Location: Southeast Watershed Research
Project Number: 6602-13000-026-00
Start Date: Feb 07, 2012
End Date: Feb 06, 2017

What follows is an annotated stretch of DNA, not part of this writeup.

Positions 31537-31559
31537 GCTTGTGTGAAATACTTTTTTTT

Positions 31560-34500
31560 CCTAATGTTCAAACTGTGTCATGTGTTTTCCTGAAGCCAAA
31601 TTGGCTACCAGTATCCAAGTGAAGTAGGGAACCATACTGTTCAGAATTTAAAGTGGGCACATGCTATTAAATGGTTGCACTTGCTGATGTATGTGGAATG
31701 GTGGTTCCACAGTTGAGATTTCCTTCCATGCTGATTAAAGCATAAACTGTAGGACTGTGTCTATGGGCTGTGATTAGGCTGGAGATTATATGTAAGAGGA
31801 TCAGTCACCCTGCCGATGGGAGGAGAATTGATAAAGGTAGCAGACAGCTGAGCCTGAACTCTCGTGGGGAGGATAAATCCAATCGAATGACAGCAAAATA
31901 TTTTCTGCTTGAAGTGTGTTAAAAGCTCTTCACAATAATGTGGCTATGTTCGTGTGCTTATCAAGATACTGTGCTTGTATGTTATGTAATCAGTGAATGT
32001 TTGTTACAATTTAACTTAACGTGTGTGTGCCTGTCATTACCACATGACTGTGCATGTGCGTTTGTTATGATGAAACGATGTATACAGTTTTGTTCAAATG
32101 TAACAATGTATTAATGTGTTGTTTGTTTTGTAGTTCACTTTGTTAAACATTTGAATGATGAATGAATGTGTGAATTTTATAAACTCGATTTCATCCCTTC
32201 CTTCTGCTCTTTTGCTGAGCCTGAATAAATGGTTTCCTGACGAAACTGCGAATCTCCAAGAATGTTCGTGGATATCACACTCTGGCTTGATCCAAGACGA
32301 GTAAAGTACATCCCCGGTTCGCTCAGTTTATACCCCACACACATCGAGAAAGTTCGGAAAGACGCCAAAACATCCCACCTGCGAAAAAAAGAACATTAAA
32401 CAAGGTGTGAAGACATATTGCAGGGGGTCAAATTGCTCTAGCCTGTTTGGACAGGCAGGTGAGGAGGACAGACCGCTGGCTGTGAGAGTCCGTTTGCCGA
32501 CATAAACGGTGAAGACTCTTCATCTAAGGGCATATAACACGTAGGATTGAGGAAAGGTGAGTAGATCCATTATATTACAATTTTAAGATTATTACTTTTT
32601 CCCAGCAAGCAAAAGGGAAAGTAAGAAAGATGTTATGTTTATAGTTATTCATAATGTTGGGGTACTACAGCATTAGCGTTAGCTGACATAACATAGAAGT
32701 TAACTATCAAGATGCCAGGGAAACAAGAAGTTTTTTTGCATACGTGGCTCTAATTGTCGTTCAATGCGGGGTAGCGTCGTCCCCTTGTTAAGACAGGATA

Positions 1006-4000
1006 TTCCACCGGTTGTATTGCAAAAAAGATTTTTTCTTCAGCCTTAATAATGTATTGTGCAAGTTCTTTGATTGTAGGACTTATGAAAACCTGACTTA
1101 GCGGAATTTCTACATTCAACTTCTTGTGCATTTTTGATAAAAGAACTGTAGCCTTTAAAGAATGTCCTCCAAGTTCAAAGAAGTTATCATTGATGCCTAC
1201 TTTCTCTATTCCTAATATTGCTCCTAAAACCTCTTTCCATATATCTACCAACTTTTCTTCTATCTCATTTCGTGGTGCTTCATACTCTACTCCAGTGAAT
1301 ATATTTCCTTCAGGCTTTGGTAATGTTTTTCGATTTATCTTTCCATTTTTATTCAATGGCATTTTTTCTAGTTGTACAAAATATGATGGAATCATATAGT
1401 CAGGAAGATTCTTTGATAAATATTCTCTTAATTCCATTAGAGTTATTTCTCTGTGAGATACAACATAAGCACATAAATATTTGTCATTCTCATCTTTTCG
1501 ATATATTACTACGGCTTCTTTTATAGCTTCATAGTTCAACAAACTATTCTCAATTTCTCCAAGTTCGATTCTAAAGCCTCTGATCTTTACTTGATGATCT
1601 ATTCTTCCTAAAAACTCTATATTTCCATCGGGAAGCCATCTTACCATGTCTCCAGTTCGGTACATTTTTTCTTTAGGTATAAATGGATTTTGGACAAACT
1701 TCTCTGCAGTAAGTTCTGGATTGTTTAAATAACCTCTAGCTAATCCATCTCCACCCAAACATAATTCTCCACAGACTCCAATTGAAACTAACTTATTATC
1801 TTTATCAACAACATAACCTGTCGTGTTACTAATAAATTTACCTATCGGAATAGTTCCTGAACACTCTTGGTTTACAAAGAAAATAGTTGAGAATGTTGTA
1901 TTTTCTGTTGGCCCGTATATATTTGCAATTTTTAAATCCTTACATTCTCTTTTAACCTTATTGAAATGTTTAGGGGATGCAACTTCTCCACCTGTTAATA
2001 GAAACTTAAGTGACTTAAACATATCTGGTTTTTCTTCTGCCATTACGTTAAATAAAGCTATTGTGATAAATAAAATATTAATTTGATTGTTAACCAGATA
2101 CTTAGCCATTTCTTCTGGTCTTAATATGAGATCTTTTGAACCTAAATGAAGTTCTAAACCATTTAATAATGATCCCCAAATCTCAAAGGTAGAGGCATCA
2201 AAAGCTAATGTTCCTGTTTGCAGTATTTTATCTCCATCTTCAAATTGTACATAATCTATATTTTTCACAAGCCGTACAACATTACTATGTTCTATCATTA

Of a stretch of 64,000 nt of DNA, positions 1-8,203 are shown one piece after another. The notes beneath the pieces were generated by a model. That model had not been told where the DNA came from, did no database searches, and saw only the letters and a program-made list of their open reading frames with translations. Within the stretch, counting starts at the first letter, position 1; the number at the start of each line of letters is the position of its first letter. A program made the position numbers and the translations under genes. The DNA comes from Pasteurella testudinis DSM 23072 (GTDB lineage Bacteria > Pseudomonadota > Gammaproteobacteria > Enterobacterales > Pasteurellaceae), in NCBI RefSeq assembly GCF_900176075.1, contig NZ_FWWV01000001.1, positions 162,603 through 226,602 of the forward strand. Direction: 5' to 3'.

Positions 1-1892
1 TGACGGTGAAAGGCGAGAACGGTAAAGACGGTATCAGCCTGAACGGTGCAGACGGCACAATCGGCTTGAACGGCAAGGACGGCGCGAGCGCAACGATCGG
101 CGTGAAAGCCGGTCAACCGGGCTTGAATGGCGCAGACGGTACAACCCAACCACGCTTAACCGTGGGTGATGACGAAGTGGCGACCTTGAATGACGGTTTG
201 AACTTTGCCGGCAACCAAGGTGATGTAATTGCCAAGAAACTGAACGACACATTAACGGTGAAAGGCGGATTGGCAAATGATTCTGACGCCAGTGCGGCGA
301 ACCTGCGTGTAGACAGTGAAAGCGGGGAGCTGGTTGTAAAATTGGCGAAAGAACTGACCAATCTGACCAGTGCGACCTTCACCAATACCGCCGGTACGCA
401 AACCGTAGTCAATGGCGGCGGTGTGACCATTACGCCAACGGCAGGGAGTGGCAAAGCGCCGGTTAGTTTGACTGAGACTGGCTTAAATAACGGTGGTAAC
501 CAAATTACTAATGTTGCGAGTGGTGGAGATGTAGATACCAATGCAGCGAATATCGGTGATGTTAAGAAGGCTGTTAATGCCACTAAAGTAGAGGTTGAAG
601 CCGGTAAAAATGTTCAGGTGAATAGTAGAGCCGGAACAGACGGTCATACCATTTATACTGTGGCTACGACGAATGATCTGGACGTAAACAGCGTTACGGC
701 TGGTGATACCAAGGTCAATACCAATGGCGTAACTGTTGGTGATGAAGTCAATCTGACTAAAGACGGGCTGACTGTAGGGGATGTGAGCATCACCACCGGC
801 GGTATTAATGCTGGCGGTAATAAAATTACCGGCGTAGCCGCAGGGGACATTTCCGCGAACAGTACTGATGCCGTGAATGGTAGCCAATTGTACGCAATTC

This project will provide new knowledge on the effects of soil and water management on water quality, hydrology, and ecosystems services of agricultural watersheds in the Gulf-Atlantic Coastal Plain. Existing and new gauged watersheds form the core research site. The watersheds are characterized by intensive agriculture in upland areas and riparian forests along stream channels. Riparian areas provide baseflow from an alluvial aquifer and storage for storm runoff from adjacent upland areas. Although much of the research is done at smaller scales (plot, field, hillslope), the gauged watersheds allow both extrapolation and testing of technology at larger scales where all of the hydrologic processes important to an integrated landscape or watershed response are present. Cropping practices and patterns in the region are expected to change as bioenergy crops are introduced into crop rotations and on marginal lands. There are concerns about the potential water quantity and quality effects due to increased water demand, expanded acreages, increased inputs, and increased variability in weather and climate. New knowledge is needed on the effects of intensified production on water and soil at multiple spatial scales. Ecosystem services derived from agricultural landscapes, and the potential for conservation practices to enhance these services, also need quantification. The research will quantify: a) processes controlling erosion and chemical transport; b) effects on these processes of new and existing conservation practices at multiple scales; and c) effects of watershed management on water resources and ecosystem services. Research information will be used to better represent these processes in state of the science models. Variable rate rainfall simulation will be used to quantify the effects of extreme rainfall events on sediment and chemical transport and will provide new data to modify and test models to better represent extreme events. Tracer injection techniques will provide new information on flow rates for shallow groundwater and will improve models of field scale transport. The smaller scale studies will provide new information that will enhance understanding at the field and watershed level. Watershed scale hydrology and water quality data before and after bioenergy crop establishment will provide direct measures of their effects when integrated into land management. Field surveys combined with modeling will be used to determine the effects of distribution of conservation practices, water withdrawals, ponds, and irrigation uses on water quantity and quality. Comparisons of urban and agricultural water quality and quantity will serve as a direct measure of an ecosystem service from agriculture. Remote sensing tools will be used to determine how the ecosystem services soil carbon and water holding capacity are related to aboveground biomass production.